The Null Device
Posts matching tags 'manufactured culture'
More news from the leaden age of music diversity: major record labels are now using statistical hit-prediction software to pre-screen demos before wasting A&R ear-time on them. Hit Song Science, the software used, predicts whether a song is likely to be successful by comparing it statistically against a database containing the past 30 years' worth of Billboard hit singles:
HSS's crucial design flaw is that it can only look at the past. Those "leftfield", illogical and grassroots-inspired departures from the norm, such as disco or drum and bass, could not have been predicted - but they shift the mainstream and provide the momentum any culture needs to remain fresh. As Smith says, "Art is the one area where people can, and should be able to, make radical statements. Anything that encourages safe, consensus-driven music should be used with caution."
It's all in the clusters, you see. Hit songs, typically, fall into one of a number of groupings - there are around 50 in the US and 60 in the UK where, traditionally, tastes have been more diverse. Belonging to the same cluster does not mean songs sound the same, though, more that they are mathematically similar. And the analysis has thrown up some very unlikely musical bedfellows: Some U2 songs are in the same cluster as Beethoven, while spandex ultra rocker Van Halen sits right alongside MOR piano babe Vanessa Carlton. It is for this reason that Polyphonic are confident their software won't homogenise our already stratified and similar sounding charts. They are already working with one radio station to expand their playlist without losing audience share by selecting songs with the correct mathematical rhythms. In a world where drearily repetitive playlists have become the norm this could be the answer to an oft-uttered prayer.
It's interesting to consider where the fine line between well-formedness and homogeneity is. On one hand, one could probably state with mathematical certainty that serialist or aleatoric composition is unlikely to ever have mass appeal; as such, an algorithm which analysed music for having some kind of structure and rated it on that would be a good predictor of whether or not a piece of music has the potential (however small) to be popular. On the other hand, I suspect that HSS may overspecify things, to the extent of excluding perfectly workable new approaches which have not been tried or accepted yet. (via DIG)
Recording companies using computer analysis to determine likely hit songs. The program known as Hit Song Science claims to detect the deep patterns which appeal to popular tastes; several labels are using it to help plan release dates, or decide whether to put money into releasing a song at all. Could this usher in a new era of conformism and stagnation that will make the late '90s seem like an explosion of creativity, and drive everybody looking for anything other than homogeneous bubblegum in genre drag into the MP3 underground?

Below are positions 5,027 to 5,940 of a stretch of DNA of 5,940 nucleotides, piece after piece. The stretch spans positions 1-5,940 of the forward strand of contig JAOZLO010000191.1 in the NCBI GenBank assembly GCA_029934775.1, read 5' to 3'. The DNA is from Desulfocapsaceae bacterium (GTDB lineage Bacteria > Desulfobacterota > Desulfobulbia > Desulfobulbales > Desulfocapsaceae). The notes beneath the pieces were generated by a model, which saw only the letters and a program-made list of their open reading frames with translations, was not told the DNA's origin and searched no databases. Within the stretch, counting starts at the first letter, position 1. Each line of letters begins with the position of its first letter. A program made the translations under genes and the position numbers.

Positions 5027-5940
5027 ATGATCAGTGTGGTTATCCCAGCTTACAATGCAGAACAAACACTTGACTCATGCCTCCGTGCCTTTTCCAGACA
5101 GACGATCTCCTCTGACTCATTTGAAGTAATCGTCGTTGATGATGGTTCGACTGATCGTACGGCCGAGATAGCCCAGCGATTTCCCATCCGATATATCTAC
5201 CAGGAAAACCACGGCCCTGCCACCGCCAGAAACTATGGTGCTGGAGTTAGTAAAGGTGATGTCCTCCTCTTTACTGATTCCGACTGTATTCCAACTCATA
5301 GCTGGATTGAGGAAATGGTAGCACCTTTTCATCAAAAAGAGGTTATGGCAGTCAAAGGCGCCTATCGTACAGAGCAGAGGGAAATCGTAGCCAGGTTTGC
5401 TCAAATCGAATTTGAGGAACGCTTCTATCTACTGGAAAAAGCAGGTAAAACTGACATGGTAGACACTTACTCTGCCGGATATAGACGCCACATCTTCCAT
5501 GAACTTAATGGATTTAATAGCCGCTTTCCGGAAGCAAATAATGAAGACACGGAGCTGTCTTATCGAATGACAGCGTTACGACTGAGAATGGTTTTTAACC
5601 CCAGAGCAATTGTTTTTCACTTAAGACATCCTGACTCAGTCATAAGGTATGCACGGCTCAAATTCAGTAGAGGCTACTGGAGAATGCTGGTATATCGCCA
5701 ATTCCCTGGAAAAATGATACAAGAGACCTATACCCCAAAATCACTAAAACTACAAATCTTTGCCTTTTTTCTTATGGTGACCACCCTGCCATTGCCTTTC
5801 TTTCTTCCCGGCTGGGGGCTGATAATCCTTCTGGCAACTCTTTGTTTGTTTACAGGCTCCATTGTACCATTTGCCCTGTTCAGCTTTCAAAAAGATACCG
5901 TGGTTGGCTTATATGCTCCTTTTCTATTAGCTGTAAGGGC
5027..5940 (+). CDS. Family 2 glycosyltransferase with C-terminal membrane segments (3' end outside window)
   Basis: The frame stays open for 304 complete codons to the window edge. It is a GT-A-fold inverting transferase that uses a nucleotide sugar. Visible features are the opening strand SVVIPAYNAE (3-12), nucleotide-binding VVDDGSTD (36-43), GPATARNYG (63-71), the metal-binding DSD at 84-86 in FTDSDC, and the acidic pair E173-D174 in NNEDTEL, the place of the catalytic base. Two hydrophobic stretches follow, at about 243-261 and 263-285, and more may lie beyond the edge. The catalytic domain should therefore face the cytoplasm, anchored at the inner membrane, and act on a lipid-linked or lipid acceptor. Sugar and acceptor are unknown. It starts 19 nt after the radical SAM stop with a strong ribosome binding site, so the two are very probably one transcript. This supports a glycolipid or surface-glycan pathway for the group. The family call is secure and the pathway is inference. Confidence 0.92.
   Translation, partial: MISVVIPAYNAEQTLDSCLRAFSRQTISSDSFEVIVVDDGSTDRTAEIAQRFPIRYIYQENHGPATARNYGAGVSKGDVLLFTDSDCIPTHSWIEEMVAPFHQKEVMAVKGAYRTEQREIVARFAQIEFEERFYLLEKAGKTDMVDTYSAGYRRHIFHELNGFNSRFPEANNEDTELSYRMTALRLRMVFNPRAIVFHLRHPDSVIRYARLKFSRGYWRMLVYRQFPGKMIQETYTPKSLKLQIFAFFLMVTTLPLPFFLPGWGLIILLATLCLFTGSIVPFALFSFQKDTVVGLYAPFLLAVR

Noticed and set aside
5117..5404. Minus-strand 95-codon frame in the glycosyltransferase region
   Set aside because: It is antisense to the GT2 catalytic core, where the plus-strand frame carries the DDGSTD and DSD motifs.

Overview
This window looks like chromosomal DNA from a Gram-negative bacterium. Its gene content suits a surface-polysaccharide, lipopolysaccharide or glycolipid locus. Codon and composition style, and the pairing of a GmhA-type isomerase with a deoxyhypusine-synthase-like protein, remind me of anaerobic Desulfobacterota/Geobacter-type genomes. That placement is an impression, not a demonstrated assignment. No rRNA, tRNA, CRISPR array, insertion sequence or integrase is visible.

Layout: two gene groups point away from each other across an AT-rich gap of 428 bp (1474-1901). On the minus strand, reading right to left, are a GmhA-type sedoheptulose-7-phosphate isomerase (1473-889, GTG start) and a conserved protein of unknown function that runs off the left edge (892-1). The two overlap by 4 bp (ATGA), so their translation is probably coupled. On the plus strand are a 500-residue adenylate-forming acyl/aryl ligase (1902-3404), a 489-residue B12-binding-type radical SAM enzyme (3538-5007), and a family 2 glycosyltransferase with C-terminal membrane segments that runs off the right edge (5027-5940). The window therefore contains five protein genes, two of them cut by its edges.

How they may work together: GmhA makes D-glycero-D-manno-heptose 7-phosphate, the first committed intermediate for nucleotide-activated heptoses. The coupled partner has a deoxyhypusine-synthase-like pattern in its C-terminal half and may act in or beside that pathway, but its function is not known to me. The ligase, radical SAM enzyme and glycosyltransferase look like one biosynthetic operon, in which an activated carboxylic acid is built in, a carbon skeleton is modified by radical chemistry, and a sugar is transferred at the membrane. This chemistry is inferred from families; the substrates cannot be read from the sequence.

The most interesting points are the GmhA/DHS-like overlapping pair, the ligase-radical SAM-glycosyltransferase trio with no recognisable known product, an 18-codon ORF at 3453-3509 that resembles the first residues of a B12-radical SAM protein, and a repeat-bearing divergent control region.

Knowing which side your bread is buttered on: Ever wonder who's behind the tidal wave of disposable boy/girl band pop? former pop artists, such as OMD's Andy McCluskey (once signed to Factory and singing about nuclear war, now writing for bubblegum trio Atomic Kitten), as well as retired pop starlets such as Cathy Dennis and Alison "Betty Boo" Clarkson, both now accomplished commercial songwriters.
OMD may have begun their career on the achingly credible Factory label - home to gloomy bastions of high seriousness Joy Division - but they quickly learnt lessons about music- industry survival that ultimately led McCluskey to form Atomic Kitten: "After our 1983 album Dazzleships failed commercially, it dawned on us that we'd spent five years experimenting and selling records. All of a sudden, we realised that we'd better make sure we do something that actually sells records. That started informing our decision-making.
"Yeah, but I'd do it differently. I'd have a boyband. It's a piece of piss, a boyband. Girls have to survive on instinct, wit, talent and quality of song... You can write the most contrived drivel for a boyband and sell millions because teenage girls are in love with the members. They say love is blind," [McCluskey] chuckles. "Well, I'll tell you something, it's also deaf."
And don't forget Max Martin, who may sound like he would be a New York R&B producer, but is actually a former Swedish heavy-metal guitarist.
I suppose that's what happens when you lose your youthful passion for making a statement, and the zeitgeist passes you by. You either (a) play 15-year-old songs in small revival shows to please an ever-shrinking base of aging fans, (b) take Prozac and write bland, clichéd lyrics for your own band (like certain AOL Time Warner franchises we could name), or (c) cross over to the dark side, write bland, clichéd lyrics for pretty boys/girls to dance and lip-synch to and watch the cash come flooding in.